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World War I Seaplane and Aircraft Carriers

Osprey Publishing


S u m m a r y :

Title and ISBN:

Osprey/ New Vanguard Publishing

World War I Seaplane and Aircraft Carriers

by Mark Lardas, illustrated by Paul Wright

ISBN: 978-1-4728-1378-7

Contents & Media:

Soft-cover format; 48 pages; black and white photographs; full-colour plates.


£10.99 plus postage available online from Osprey Publishing, and from specialist book and hobby shops.

Also available from Osprey as an ePub (ePub or PDF) for £9.99.

Review Type:

First Read.


Interesting subject matter; well structured, written and illustrated.


Some of the photos are quite small.


Short, focused and well written, this book is an excellent primer on World War I naval aviation. I read it in a session and learned a great deal in the process – highly recommended.

Reviewed by Brad Fallen

HyperScale is proudly supported by Squadron



It’s hard to think of a better introduction to the first years of naval aviation than this title from Osprey’s prolific New Vanguard series.  In only 48 pages, author Mark Lardas provides a fascinating summary of how the World War I belligerents used aviation to enhance sea power. 



Lardas’s writing style is engaging, and keeps the reader interested in a subject that could easily be dry and boring.  A key ingredient of his success is how he keeps the story moving by telling it from three different perspectives – historical overview, operational, and technical.  This device enables Lardas to set the strategic scene before exploring military aspects in more depth, and is reflected in the book’s structure as follows:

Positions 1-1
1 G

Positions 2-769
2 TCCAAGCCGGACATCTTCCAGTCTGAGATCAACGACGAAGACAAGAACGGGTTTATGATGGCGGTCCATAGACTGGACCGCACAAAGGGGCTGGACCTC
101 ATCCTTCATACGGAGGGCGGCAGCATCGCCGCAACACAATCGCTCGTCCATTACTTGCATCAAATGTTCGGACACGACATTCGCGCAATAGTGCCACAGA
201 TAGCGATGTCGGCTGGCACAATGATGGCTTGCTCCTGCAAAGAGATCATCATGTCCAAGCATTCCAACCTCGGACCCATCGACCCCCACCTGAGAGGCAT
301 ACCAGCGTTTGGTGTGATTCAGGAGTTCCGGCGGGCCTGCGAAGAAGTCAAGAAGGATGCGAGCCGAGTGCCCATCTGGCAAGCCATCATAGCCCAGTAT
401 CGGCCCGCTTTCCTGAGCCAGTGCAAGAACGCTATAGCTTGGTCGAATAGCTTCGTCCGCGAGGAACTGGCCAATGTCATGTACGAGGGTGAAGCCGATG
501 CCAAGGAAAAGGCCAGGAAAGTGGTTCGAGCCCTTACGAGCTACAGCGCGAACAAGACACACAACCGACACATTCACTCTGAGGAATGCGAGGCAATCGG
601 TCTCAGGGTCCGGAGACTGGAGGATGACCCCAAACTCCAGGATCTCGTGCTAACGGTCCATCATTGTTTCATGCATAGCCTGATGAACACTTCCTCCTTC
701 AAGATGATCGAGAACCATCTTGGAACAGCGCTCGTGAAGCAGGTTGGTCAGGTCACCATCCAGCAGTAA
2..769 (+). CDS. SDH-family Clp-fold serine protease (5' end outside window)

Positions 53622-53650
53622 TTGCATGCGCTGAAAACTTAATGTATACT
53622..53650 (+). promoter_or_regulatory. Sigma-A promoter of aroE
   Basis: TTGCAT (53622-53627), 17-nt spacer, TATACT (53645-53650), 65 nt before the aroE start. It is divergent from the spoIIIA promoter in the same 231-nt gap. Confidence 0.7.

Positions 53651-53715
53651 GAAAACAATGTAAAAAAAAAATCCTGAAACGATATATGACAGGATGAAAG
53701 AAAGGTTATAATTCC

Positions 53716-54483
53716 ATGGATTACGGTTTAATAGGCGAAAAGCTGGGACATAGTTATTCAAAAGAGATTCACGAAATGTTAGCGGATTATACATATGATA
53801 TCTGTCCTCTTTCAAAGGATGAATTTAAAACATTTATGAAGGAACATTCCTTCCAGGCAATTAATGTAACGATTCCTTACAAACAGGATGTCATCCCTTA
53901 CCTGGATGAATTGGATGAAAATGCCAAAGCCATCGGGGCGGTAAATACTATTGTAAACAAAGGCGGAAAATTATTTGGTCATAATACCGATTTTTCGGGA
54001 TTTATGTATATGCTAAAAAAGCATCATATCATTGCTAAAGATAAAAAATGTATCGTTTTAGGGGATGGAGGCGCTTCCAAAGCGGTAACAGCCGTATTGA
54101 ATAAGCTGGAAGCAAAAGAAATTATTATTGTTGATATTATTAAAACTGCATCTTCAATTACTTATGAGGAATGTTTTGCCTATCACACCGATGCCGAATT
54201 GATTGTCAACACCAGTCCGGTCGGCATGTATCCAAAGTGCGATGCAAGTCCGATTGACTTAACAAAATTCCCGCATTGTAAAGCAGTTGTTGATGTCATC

• Introduction (actually more of a vignette where Lardas describes the first successful landing of an aircraft on a ship, by Eugene Ely in San Francisco in January 1911)
  • Development of Naval Aviation
    • The Royal Navy
    • The Central Powers
    • The Mediterranean Powers:  France and Italy
    • Japan, Russia and the United States
  • Operational History
    • 1914-15
    • 1916-17
    • 1918
    • Afterwards

The Ships – this section is mainly tables, which list key statistics of the ships in question including displacement, dimensions, speed, armament and aircraft carried.

    • Great Britain
    • Germany
    • France
    • Russia
    • Italy
    • Japan
  • A small but well-selected Bibliography.

Also present and welcome are contents and index pages – while neither is really necessary in a book of this length, they are helpful in navigating the myriad of dates, locations, ship names and other details that Lardas has included.

Lardas’s words are well complemented by a series of colour plates by Paul Wright.  Wright’s artwork includes both dramatic shipboard and aviation scenes (for example, of HMS Ben-My-Chree being destroyed by Turkish gunfire, or a Japanese Maurice Farman Type F taking off on the first ever naval air strike) and informative profiles. 


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There is also a good selection of black and white period photos, although these are mostly small and therefore sometimes difficult to see clearly.  Overall production quality is good, with sensible formatting, high quality printing and thorough editing.





I picked up this book with reasonably low expectations – at first glance the subject didn’t seem particularly exciting.  However I was very pleasantly surprised, reading it in a session and learning a great deal in the process.  The book is very much a primer, aimed at informing readers new to the field, and encouraging those who are interested to delve more deeply into the first years of naval aviation.

Highly Recommended

Thanks to Osprey Publishing for the sample.

Review Copyright 2016 by Brad Fallen
This Page Created on 24 February, 2017
Last updated 24 February, 2017

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